It was a working title for a long time. The book that the movie was sort of based on was called Queen Bees & Wannabes. Mean Girls was just the working title, and how Lorne and I would refer to it when we would talk about it in the office at SNL, like, ”Have you done the draft of Mean Girls? You gotta turn it in in a month,” and it sort of stuck. He and I both like very simple titles.
Mark Waters, who directed the movie, said in an interview that there was originally a scene in the script where Regina’s little sister is seen giving a lap dance to a teddy bear, but that he just couldn’t pull the trigger on it, so it was changed to her dancing provocatively to Kelis’ ”Milkshake.”
He was like, ”I can’t walk into the room and make this child do this.” If we were doing it now, I would have been like, ”Okay, I’ll make her do it.” [Laughs]… We had a lot of trouble with the MPAA with that movie. We had to make a lot of edits. They wanted to give it an R. Some of the things that were in the Burn Book…like, ”So-and-so masturbated with a hot dog” — we had to change it to ”made out with a hot dog,” which doesn’t even make sense. There was a line, ”Is your cherry popped?” which we had to [rerecord] as ”Is your muffin buttered?” which also doesn’t make sense… I really do think it was because it was girls. If it was about a boys’ school, and there was one reference talking about another guy, off camera having once masturbated, I don’t think that would have been an R rating.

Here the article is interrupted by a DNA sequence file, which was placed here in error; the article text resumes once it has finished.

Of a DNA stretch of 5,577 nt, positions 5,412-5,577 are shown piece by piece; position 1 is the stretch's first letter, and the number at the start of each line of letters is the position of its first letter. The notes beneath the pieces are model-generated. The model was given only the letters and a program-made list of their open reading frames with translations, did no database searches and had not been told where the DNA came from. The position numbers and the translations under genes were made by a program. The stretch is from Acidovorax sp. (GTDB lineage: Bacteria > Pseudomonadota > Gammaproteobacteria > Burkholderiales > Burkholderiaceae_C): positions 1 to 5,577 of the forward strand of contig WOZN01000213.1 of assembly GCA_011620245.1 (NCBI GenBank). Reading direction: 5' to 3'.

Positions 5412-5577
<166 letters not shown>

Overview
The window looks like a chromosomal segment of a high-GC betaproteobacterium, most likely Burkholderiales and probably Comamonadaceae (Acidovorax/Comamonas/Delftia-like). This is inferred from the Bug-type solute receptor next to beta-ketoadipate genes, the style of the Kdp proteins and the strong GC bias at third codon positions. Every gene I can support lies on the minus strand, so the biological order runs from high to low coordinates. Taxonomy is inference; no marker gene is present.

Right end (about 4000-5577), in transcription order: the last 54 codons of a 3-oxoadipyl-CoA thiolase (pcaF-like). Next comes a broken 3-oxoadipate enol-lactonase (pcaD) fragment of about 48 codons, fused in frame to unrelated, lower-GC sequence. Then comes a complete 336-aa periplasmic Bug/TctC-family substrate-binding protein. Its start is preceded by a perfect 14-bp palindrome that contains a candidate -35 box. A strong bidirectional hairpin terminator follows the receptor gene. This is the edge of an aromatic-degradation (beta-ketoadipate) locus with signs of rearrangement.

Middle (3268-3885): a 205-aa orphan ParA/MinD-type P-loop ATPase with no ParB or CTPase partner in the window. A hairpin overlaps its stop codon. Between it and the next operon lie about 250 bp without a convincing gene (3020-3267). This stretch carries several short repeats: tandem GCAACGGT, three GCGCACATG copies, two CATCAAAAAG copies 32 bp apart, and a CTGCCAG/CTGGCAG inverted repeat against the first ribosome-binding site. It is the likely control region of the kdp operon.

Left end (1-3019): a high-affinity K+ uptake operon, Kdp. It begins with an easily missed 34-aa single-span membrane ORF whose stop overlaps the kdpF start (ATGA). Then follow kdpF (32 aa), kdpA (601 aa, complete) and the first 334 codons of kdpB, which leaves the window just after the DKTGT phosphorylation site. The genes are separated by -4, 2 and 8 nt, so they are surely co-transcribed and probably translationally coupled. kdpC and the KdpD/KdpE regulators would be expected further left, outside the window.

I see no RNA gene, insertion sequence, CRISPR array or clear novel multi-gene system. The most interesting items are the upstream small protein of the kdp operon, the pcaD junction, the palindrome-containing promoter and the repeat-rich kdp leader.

Lindsay Lohan’s character, Cady, turns into a Plastic like Regina when she gets very popular very fast and starts to love it. You also had popularity thrust upon you very spectacularly, when you started at ”Weekend Update” — what was the closest you ever came to becoming a Plastic?
The first thing that’s coming to mind is I did a photo shoot one time with Mark Seliger, who was perfectly nice. And all of a sudden I was in, like, garters, and I was thinking, ”Why am I…? How was I so easily…?” I wonder if, had I had the body to be in my underwear, if I would have ended up in the standard FHM cover [pose] — would I have had the internal moral compass to not do that?
Mean Girls surprised box office soothsayers by opening at No. 1 with $24.4 million. You were at SNL when you got the news.
It was one of the most exciting and fun weekends of my life. I think their expectation for it going into the weekend was 12 [million], which would have been completely respectable for what that movie was and what it cost.
How did you celebrate?
I mean, I stayed at work. But I was really happy! [Laughs]